On Saturday, a destroyer ship was named in honor of a Black Marine, Frank E. Petersen Jr., WIBW reports. The USS Frank E. Petersen Jr. is on its way to Pearl Harbor in Oahu, Hawaii, after its commissioning at the Columbus Street Terminal in Charleston, SC.
The ceremony was led by Commander Daniel Hancock along with 32 officers and 297 enlisted personnel who are assigned to the ship.
The ship’s sponsors are D’Arcy Ann Neller, wife of retired Gen. Robert Neller, former Marine Corps Commandant, as well as Petersen’s wife, Dr. Alicia J. Petersen, who passed away in September 2021, according to the Defense Department.
The motto of the ship is said to be “Into the Tiger’s Jaw,” a phrase often used by Petersen to display courage despite all the social injustices and dangers that he encountered.
“When the time comes, hell, stick out your can,” Petersen's quote read on the ship’s wall. “Let’s go. Let’s see what the old tiger’s got. Let’s jump right into his big, old jaw.”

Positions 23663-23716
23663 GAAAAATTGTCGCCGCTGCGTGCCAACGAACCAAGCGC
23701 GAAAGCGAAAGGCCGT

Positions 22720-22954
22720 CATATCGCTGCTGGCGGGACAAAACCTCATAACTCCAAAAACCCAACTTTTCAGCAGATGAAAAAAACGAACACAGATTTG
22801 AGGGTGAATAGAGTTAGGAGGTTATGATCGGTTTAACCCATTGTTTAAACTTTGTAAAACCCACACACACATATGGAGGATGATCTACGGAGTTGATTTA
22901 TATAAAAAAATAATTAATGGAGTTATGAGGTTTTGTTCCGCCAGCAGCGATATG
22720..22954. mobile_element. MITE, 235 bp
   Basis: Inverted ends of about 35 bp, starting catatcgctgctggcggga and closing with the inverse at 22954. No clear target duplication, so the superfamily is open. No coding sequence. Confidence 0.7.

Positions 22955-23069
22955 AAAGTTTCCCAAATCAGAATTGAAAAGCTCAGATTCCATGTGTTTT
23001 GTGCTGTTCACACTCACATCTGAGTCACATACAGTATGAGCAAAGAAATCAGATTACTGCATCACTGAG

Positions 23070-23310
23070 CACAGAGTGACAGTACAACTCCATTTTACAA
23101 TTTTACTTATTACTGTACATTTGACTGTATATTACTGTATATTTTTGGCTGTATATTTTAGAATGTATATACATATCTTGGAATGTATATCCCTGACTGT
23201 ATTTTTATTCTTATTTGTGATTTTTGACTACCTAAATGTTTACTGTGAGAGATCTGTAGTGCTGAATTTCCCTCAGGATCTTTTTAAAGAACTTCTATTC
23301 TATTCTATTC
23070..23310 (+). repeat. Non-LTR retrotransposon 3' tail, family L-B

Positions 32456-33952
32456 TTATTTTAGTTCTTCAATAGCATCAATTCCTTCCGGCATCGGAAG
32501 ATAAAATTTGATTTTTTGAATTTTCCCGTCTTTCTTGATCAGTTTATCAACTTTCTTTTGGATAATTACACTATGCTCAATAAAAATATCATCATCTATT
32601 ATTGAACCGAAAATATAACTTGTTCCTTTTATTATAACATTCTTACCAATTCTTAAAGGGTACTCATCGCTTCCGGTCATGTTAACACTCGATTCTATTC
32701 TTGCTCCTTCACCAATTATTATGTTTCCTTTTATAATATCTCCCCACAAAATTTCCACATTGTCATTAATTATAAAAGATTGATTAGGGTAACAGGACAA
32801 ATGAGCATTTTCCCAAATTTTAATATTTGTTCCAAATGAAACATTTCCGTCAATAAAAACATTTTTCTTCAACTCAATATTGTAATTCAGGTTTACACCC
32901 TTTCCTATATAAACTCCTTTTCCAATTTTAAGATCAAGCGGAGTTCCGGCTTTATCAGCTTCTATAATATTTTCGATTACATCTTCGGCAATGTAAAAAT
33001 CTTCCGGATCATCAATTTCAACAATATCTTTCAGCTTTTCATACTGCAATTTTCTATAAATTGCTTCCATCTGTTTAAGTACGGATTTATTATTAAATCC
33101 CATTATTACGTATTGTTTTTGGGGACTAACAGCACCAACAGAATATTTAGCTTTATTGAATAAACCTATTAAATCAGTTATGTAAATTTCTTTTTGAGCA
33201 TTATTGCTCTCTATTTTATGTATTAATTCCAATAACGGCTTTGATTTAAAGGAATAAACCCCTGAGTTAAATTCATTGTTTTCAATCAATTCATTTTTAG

Born in Topeka, Kansas, Petersen became the first Black aviator and first Black general in the history of the Marines. He served combat tours in Korea in 1953 and in Vietnam in 1968. During those conflicts, Petersen is estimated to have flown more than 350 combat missions and logged over 4,000 military aircraft hours.
In 1988, Petersen retired from the Marines as a three-star general.
Into the Tiger’s Jaw is also the name of Petersen’s autobiography, where he details his life from his start as a Navy seaman in 1950 up through his retirement as Marine lieutenant general in 1988.
In 2010, President Barack Obama appointed Petersen to the Board of Visitors to the United States Naval Academy.
Petersen passed away in August 2015 at the age of 83.
Navy Secretary Carlos Del Toro lauded Peterson for being a trailblazer in an official statement.
“This ship honors the life and legacy of Lt. Gen. Frank E. Petersen, Jr., a pioneer not just for Marine Corps aviation but for our entire naval force,” his statement read. “I have no doubt the crew will be a cornerstone of the Surface Force carrying his legacy forward and strengthening the bond between our Navy and Marine Corps team.”